Maurice RAVEL (1875-1937)
Piano Concerto in G (1931) [21:51]
Sergei RACHMANINOV (1873-1943)
Piano Concerto No. 4 in G minor op. 40 (1927) [24:33]
Arturo Benedetti Michelangeli (piano)
Philharmonia Orchestra/Ettore Gracis
rec. 7-8, 10 March 1957, No. 1 Studio, Abbey Road, London. ADD
WARNER CLASSICS 2435 672382 [46:34]

This disc appears again, this time courtesy of Warner Classics in its lower-mid price Originals line. It's a known and even venerated quantity. Over the years the coupling has clocked up some mileage having been brought out in every medium. A handsome return must have been made on EMI's initial outlay some six decades ago. It was first issued on LP in 1958 and re-surfaced in that medium in 1974. I am sure it will continue to reappear at least once every time a new reproducing technology is ushered in.

The last time we saw this particular coupling on CD it came under the banner of EMI Classics' Great Recordings of the Century (GROC) label (CDM 5 67238 2) in 2000 at which time it was reviewed by Ian Lace. There's no review onsite of the 2010 reissue when, as part of its EMI Masters marque, EMI Classics added to these two concertos Michelangeli's Haydn Keyboard Concerto No. 11 with Das Zürcher Kammerorchester conducted by Edmond de Stoutz (0852802). That addition - even if bizarre in repertoire terms - helped overcome a problem that Warner have now unashamedly embraced again: the Ravel and the Rachmaninov produce a compact disc of only 47 minutes. That sort of timing was fine for an LP, at least in the 1950s and 1960s, but will now make most collectors blanch.

These are however superb performances and recordings - with only a modest allowance being made for their age. The GROC re-mastering in 2000 seemingly enhanced the results greatly with reduced analogue hiss yet plenty of natural high-end clarity. The apex of excellence in the Ravel is to be found in its Satie-esque time-stilling Adagio assai. Michelangeli's control and fixity of purpose in this movement is extraordinary. The outer movements have explosive Stravinskian brilliance. I discussed this disc with John Quinn and I quote him here because his words add another dimension of appreciation: "I remember vividly buying this [coupling] as an LP and later as a CD. You’re right to single out the slow movement in the Ravel but there’s another passage which, for me, has always made this recording special. No one in my experience has ever articulated so beautifully and so seamlessly the passage in the first movement where the piano plays the theme all in trills. With Michelangeli it’s just magical."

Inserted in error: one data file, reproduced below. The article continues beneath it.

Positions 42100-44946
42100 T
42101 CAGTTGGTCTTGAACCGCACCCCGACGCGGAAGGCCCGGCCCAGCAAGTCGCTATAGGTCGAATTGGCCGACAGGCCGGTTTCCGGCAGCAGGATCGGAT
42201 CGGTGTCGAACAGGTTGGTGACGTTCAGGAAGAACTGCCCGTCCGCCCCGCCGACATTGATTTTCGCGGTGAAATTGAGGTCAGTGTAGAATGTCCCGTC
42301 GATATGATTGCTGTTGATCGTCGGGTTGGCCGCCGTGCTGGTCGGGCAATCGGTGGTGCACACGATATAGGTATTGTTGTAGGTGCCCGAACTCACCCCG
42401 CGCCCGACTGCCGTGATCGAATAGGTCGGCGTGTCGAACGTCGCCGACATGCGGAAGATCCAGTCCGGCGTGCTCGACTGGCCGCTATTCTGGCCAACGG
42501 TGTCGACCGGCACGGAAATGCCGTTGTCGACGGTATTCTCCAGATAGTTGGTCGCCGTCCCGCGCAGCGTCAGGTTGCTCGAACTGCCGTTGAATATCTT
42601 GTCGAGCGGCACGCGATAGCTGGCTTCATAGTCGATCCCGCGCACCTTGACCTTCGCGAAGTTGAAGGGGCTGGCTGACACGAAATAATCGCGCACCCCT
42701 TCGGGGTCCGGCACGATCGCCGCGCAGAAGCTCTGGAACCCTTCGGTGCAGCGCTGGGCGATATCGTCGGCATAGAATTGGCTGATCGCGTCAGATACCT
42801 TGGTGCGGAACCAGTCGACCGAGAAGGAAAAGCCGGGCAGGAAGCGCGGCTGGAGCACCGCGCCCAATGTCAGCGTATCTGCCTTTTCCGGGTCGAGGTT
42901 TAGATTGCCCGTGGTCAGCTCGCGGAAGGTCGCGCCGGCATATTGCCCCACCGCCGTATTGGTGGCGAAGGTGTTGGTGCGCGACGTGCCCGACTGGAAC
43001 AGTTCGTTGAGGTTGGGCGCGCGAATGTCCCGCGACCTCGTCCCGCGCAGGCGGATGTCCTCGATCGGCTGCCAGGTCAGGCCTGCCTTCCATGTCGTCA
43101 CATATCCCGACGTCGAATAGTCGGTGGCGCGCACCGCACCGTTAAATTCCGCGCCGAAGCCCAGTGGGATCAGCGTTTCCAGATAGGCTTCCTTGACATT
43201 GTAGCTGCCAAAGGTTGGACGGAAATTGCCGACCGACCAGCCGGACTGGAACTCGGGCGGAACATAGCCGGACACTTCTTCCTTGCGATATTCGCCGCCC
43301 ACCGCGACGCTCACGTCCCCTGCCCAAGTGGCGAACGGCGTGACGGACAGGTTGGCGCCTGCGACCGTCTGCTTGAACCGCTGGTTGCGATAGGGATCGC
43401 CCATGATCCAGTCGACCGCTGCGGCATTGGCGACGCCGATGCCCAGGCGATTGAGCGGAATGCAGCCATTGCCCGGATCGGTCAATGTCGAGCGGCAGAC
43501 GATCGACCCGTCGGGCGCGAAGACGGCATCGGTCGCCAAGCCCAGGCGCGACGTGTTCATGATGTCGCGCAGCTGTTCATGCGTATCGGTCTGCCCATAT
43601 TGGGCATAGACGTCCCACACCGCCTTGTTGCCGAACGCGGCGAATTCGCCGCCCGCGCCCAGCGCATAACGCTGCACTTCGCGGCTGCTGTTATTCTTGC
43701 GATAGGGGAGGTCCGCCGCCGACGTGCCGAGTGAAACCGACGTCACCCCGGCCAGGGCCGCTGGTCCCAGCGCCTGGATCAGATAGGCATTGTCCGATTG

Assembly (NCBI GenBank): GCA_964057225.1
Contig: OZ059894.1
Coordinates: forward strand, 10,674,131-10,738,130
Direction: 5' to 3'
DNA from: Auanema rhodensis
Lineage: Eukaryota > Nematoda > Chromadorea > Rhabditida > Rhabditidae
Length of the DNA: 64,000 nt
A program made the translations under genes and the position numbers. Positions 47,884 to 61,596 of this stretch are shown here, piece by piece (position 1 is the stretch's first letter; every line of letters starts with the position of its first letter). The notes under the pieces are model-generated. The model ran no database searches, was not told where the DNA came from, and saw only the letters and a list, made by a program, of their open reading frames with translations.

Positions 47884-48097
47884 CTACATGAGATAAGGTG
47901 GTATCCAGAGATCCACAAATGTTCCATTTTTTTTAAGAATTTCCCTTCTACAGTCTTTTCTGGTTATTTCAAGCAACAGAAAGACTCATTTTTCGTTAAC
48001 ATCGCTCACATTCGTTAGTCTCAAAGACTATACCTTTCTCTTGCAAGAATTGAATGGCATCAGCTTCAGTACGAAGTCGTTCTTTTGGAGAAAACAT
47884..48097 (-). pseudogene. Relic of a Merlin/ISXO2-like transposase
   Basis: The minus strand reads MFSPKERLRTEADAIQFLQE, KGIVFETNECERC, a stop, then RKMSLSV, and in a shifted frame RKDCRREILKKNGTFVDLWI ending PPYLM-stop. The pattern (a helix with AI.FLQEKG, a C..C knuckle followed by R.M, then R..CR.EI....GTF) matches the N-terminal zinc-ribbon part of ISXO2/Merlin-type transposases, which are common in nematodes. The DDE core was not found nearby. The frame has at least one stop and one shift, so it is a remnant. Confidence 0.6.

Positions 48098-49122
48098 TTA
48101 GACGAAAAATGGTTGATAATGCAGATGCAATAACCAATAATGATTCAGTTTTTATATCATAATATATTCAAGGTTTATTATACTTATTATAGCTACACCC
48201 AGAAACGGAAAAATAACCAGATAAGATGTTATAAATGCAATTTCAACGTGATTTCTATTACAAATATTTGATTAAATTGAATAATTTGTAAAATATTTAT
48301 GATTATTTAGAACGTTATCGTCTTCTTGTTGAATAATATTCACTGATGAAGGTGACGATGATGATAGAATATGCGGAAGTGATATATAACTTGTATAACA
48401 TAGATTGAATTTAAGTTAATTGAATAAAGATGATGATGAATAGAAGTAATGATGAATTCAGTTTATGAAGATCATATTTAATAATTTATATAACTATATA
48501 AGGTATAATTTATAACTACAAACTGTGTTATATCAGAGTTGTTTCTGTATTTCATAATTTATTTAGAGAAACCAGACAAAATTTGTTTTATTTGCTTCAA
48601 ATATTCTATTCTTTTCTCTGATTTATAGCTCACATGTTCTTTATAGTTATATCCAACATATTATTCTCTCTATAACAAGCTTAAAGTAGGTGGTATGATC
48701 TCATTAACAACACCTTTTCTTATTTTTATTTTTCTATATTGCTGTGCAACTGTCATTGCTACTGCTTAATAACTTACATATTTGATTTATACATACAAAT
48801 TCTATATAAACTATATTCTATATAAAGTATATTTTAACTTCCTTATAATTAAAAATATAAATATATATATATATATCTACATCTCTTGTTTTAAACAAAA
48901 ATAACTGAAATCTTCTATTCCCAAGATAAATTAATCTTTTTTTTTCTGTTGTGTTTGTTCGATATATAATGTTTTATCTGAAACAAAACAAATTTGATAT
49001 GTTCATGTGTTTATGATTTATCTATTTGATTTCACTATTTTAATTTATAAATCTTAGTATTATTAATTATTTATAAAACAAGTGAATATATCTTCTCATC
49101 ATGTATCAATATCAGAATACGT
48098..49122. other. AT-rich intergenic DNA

The Rachmaninov, dating from four years before the Ravel, is the version which served as my introduction to the work: via a BBC Radio 3 broadcast which I taped. It sounds now as well as it has ever sounded. This is a work of episodes of impulsive excitement and romantic endeavour. Michelangeli (1920-1995) is all emphatic tempest and delicate poetry. Gracis brings special tenderness to the orchestra in the middle movement. The whole work must have been very unfamiliar to the Philharmonia in 1958 when Rachmaninov was being sneeringly written off by the great and the good. This does not show in the Philharmonia's playing. Outstanding though this is, I would not want to be without Earl Wild (Chandos) or John Lill (Nimbus) in this work. If ever you have the appetite for a really red-blooded version try to hear Nikolai Petrov with Rozhdestvensky conducting the Moscow Radio Symphony Orchestra (Melodiya MEL CD 10 02128). It dates from 1965.

Apart from those two CD reissues this coupling has also appeared in a 4CD Icon boxed set: "Arturo Benedetti Michelangeli: The Master Pianist" Warner/EMI Classics 2060052. As it happens, Warner have only just issued a whopping 14 CD Michelangeli box under 'The Complete Warner Recordings' banner on 2564615488 and the Ravel/Rachmaninov appears there as well. The Rachmaninov was picked up by Alto with Richter's Second Piano Concerto under Wislocki and that disc was then built into Alto's Rachmaninov box.

The liner-note for the new Warner disc is the same seigneurial essay by Bryce Morrison that we had for the GROC reissue in 2000. It's well worth reading.

Ettore Gracis made some other recordings including a Mozart Piano Concerto K450 with Michelangeli but none have kept his name in currency as well much as this.

These are classic versions and they still have plenty going for them.

Rob Barnett

Previous review (EMI): Ian Lace

Support us financially by purchasing this from